Author Topic: You're not conscious  (Read 4401 times)

Cramulus

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Re: You're not conscious
« Reply #30 on: March 22, 2017, 12:35:24 pm »
A concept that helped me out a little bit:

If we're talking about "increasing" consciousness, we will also need a way to measure it.

Let's focus on that moment of reflection and awareness ("Self remembering"). Recognize that in that moment, our level consciousness is higher than normal: We're able to see our own thought processes and incorporate them into our decision making. We're able to self analyze. (some would say: that's the nascent Real Self)

But it doesn't last! It quickly gets forgotten as the habitual mind grabs the reigns again.

  • We can measure Consciousness in terms of frequency - how frequently do you have these moments?
  • We can measure consciousness in terms of length - how long did you manage to stay conscious and hold off the habitual mind?
  • We can measure consciousness in terms of depth - while self remembering, how much more were we aware of? What were you able to do while in that space?

Once you have the language to measure consciousness, you can start thinking about how to increase it.

Yesterday, I talked about increasing frequency of consciousness by giving yourself "shocks", little surprises which remind you to focus. This is very familiar to we zen-absurdists who like knocking people out of their routine through humor and absurdity. Little did you know, this is 'the way of the sly man'.

Next, let's talk about length. If you want to increase length of consciousness, you have to fix a goal in your mind. Aim the bow. Next time you are in the 'conscious space', just try to stay there just a moment longer.

You will fail... you will inevitably be distracted & fall back into the mechanical self. But with concentration, you can preserve it, insulate it against the habitual mind. Try it out.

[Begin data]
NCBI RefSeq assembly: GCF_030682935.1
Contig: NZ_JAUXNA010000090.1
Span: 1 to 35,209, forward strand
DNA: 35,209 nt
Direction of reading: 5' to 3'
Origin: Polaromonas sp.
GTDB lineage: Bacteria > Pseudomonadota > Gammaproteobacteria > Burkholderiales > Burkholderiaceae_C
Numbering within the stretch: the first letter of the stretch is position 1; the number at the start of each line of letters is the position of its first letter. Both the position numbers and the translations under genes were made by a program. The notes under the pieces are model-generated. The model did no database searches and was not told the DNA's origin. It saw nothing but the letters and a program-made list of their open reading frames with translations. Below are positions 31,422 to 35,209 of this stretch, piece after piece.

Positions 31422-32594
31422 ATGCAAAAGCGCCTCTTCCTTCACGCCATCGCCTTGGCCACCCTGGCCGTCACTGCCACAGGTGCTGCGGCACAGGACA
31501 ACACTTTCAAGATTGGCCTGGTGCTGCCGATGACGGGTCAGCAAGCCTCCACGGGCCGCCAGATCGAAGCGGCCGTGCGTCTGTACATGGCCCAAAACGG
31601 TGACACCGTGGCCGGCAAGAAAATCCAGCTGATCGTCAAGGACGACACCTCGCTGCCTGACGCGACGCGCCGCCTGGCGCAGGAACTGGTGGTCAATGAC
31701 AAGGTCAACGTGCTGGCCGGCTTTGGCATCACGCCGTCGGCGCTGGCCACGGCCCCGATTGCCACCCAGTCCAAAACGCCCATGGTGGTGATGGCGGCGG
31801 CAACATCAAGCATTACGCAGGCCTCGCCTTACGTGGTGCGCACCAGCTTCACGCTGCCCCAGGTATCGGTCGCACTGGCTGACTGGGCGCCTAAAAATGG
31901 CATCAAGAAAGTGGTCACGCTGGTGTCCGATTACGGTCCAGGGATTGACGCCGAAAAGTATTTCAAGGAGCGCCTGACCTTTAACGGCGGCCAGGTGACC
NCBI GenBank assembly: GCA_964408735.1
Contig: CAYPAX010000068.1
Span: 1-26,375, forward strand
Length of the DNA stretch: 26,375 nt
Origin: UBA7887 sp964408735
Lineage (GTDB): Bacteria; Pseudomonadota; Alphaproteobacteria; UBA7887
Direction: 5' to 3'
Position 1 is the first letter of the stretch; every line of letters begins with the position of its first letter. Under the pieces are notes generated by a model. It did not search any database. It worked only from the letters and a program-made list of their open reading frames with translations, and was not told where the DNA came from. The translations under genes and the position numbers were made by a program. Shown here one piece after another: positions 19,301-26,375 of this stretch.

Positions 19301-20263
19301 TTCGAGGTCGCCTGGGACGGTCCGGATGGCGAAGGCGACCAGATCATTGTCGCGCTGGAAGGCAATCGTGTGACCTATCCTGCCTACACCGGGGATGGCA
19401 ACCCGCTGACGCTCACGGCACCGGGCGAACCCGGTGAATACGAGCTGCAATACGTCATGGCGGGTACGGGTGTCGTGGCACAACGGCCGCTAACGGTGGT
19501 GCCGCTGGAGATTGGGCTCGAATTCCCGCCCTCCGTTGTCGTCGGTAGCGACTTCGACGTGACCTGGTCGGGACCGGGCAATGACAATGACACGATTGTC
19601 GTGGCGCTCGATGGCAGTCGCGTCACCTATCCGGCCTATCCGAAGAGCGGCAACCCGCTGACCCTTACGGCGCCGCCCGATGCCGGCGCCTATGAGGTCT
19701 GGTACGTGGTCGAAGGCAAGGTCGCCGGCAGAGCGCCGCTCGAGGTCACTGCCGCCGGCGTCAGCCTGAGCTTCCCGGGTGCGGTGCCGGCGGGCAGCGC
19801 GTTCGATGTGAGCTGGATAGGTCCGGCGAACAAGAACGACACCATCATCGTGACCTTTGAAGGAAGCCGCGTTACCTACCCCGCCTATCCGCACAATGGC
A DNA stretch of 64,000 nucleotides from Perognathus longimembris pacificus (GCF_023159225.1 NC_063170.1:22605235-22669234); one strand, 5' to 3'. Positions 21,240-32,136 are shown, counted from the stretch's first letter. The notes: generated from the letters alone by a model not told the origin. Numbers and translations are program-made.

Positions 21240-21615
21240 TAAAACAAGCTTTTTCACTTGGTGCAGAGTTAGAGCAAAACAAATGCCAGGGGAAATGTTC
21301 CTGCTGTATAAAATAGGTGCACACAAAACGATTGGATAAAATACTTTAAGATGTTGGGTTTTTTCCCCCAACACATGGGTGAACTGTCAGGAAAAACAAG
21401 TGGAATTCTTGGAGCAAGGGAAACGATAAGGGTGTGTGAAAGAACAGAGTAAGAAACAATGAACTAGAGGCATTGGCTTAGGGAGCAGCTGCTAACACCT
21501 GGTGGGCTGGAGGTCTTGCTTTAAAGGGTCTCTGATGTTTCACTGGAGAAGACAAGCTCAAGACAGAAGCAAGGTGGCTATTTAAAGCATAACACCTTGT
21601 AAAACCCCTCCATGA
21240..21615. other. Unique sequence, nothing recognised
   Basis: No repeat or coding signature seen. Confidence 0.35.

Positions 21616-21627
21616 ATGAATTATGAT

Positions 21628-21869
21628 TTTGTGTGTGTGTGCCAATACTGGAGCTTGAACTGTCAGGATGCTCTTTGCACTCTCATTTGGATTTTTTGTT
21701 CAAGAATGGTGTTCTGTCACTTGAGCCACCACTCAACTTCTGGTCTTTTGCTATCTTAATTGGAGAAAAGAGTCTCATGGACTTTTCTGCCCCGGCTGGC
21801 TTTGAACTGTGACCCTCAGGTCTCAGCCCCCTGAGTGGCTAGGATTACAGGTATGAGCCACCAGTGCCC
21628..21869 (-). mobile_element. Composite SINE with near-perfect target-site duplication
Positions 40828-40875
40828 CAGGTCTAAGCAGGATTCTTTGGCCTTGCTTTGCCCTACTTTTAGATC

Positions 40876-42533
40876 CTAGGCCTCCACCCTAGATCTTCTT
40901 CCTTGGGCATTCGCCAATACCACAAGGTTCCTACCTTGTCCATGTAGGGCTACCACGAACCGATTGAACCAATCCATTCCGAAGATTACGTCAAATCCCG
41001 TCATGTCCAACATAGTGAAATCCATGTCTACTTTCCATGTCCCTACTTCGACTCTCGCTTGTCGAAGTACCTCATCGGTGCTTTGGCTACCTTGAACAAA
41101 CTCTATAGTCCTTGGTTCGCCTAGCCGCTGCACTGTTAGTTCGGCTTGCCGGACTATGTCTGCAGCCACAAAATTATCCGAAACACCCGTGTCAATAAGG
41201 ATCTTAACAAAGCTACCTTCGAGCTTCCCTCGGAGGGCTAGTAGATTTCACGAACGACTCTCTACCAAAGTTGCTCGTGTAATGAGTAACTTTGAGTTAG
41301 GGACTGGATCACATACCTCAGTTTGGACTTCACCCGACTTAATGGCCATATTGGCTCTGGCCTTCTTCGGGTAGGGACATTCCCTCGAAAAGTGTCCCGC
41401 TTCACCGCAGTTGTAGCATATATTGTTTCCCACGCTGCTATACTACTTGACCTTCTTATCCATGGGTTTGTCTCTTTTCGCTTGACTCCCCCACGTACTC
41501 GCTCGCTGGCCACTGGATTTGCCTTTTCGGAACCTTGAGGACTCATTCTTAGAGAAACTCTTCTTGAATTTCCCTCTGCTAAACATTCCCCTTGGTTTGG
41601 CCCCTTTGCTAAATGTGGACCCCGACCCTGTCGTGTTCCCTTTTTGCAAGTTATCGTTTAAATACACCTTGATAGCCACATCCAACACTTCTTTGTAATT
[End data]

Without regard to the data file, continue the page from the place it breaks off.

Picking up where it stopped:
Do the split attention exercise. Take a moment to recognize the feelings in your body, your intellect, your emotions. The moment of distraction is coming. See if you can anticipate it. Focus on what that moment is like, what happens to you. Develop a conscious experience of that moment.


It gets easier with practice.

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Re: You're not conscious
« Reply #31 on: March 23, 2017, 04:37:54 pm »
Dunno if I can go so far as to measure my frequency precisely, but I could probably get a vague idea.   :p

Thinking about these ways of measuring consciousness makes me wonder if we are missing the point of consciousness.

Yes, one purpose of this exercise is to increase consciousness in general.

But I think there are some overlapping ideas that are less advantageous to conflate with consciousness.  I will say awareness is one because there are moments where you can be aware of multiple things at once, but it is only distracting for you to do so.  So is consciousness only focusing on what is important as opposed to whatever else we could be aware of?  In that sense, the measurement of depth creates ambiguity because it is measured by "how much" rather than "how little."